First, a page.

Never been fired: What has become of the UOPD’s guns?

Officer Adam Lillengreen remembers a time he felt unprepared, and it could have cost him.

It was 2010, tucked away in a dark corner of a parking lot off of Kinsrow Avenue in Eugene. Lillengreen was a gunless public safety officer for the University of Oregon’s Campus Safety Department — now known as the University Oregon Police Department. 

Around 2 or 3 a.m., he noticed a shadowy figure who appeared to be smoking out of a pipe. Lillengreen drove his car closer and noticed the man begin to walk away.

He got out of his car and pursued the subject on foot. He was a couple of feet away, flashlight in hand, when he realized it wasn’t pot paraphernalia the subject was holding. 

It was a handgun. The subject was suicidal. 

After some struggle, Lillengreen was able to cuff the man and wait until the Eugene Police Department could arrive for backup. Neither the Lillengreen nor the subject were harmed. But for the UOPD, it’s the “what ifs” that count.

In June 2013, the Oregon State Board of Higher Education granted the UOPD’s request for an armed police force. By October 2013, police officers had guns on their belts during patrol.

The purchase of 26 handguns by UOPD wasn’t an isolated incident. It was another stepping stone in a plan to bulk up security at the UO. Just a few years ago, the UOPD was a campus security department staffed mostly by public safety officers who acted as de facto police officers but without a lot of the same powers.

That changed in 2011 when Oregon Senate Bill 405 granted universities the right to establish campus police departments.

But instead of granting firearm authorization to the UOPD, the State’s Board of Higher Education asked that the UOPD make its case for an armed police force — which included gathering feedback on campus about the possibility of an armed UOPD and putting the PSOs through training to become police officers.

“It was an unusual situation that resulted in the UO creating a police department without the ability to arm its police officers,” said UOPD Public Information Officer Kelly McIver in an email.

According to a report released by the U.S. Department of Justice in 2012, 91 percent of public universities with a campus police presence have armed officers. Looking at total numbers across the nation, public and private institutions combined, 75 percent of college campuses have armed police forces.

“On most days, the University of Oregon would, as a standalone entity, rank as the 18th largest city in Oregon…The UO’s 295-acre campus boasts almost 5,000 residents and attracts more than 30,000 students, employees and visitors each day,” wrote UOPD Police Chief Carolyn McDermed in a 2013 recommendation for arming UOPD staff.

Though UOPD officers haven’t had to fire a gun yet while on duty, most proponents of the UOPD’s armed police force, like McDermed, argued that “industry standard tools” would provide a safer working environment for officers and offer a quick response to campus distress. During the UOPD’s campaign to get its officers armed, several police departments around the state, including the EPD and Springfield Police Department, confirmed that access to arms would be vital to campus safety.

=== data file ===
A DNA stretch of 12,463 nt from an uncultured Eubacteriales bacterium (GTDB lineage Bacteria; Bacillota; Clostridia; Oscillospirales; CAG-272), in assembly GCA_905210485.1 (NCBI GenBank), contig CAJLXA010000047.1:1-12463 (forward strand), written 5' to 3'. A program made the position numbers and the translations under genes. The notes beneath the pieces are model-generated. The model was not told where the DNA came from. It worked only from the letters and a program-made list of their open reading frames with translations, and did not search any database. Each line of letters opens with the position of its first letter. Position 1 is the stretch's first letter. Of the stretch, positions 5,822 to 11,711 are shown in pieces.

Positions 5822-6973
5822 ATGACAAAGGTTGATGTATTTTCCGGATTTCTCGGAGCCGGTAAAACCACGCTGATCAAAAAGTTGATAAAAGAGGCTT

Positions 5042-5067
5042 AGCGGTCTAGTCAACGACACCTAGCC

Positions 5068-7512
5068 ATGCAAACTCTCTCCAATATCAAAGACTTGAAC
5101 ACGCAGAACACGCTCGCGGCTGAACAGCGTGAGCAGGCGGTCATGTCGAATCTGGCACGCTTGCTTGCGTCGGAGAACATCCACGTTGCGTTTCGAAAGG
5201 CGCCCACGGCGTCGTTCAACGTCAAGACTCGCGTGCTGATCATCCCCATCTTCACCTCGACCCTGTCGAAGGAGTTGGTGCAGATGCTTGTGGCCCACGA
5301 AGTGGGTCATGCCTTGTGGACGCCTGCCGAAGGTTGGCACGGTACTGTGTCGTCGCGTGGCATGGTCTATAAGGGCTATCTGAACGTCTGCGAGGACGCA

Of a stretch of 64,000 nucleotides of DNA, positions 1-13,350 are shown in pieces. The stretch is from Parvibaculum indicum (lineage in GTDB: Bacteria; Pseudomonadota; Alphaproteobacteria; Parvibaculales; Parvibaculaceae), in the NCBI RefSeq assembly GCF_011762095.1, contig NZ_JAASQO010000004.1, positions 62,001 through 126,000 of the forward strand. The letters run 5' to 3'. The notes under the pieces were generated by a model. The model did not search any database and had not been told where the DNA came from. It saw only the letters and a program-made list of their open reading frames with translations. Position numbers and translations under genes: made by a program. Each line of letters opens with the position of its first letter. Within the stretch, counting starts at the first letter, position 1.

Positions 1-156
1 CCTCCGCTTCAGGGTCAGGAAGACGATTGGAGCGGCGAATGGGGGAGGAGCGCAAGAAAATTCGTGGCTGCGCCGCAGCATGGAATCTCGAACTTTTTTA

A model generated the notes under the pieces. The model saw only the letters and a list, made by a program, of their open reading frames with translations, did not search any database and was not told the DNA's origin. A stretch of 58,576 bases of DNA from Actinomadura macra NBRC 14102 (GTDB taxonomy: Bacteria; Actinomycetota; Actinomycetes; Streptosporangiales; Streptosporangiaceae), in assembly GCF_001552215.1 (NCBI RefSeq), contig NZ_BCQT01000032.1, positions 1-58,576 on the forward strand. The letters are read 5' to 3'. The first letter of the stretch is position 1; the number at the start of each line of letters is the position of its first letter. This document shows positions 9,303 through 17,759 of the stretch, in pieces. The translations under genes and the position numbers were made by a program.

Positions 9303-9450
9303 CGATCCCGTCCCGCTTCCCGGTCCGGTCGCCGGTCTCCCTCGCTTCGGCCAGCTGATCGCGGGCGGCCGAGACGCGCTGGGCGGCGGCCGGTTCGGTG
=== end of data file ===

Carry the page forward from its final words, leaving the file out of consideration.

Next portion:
The primary goal of arming UOPD’s sworn police officers was to improve the quality and quantity of police response on campus. In McDermed’s recommendation to the university administration, she cited mass-shootings at universities like Virginia Tech in 2007 as a hypothetical situation in which an armed police force on campus would be able to respond faster than relying on the city.

Before the UOPD was armed, Chief Patrol Officer of the EPD, Sam Kamkar, said the EPD used to get at least one call per day with a request for backup — which could take anywhere between two minutes to two hours, said UOPD officer Jared Davis.

In her recommendation, McDermed cited a time in May 2013, when “several 911 calls reported a man repeatedly shooting off a gun inside a UO-owned house. Unarmed UOPD officers responded quickly, and waited at a safe distance for Eugene police officers to respond some time later.”

Today, the UOPD sometimes assists EPD when incidents occur near campus, and the relationship between the two departments could come full circle with another contract to allow UOPD jurisdiction to extend to West University, but no concrete plans have been made.

In the meantime, the UOPD is planning on phasing out its PSO program.  Currently, the UOPD has five police officers on duty, with several others on the way who are either going through the state’s police academy or undergoing field training with the EPD. Only three public safety officers remain with the department. The Emerald previously reported in September 2013 that this armed police force would cost the UO an extra $100,000 per year. This additional cost does not affect tuition.

Since the UOPD’s transition, Officer Lillengreen went through additional training and became a police officer with the UOPD in January 2014.

“As a PSO, I was going out and stopping people who had warrants for their arrests, or sex offenders that were not compliant with sex offense registry,” Lillengreen said. “We were always doing law enforcement activities — but now we’ve been fully trained for them.”

A previous version of this article mistakenly referred to UOPD chief Carolyn McDermed by the first name of Kelly. The Emerald regrets the error.

Follow Dahlia Bazzaz on Twitter @dahliabazzaz

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Dahlia Bazzaz

Dahlia Bazzaz

Dahlia is the 2015-2016 Editor in Chief of the Emerald. Before becoming EIC, she worked as a crime reporter and columnist. She has also interned with Oregon Public Broadcasting.

When she's not in the Emerald newsroom, she enjoys listening to podcasts and figuring out ways to meet Amy Poehler.

You can contact Dahlia via email: [email protected]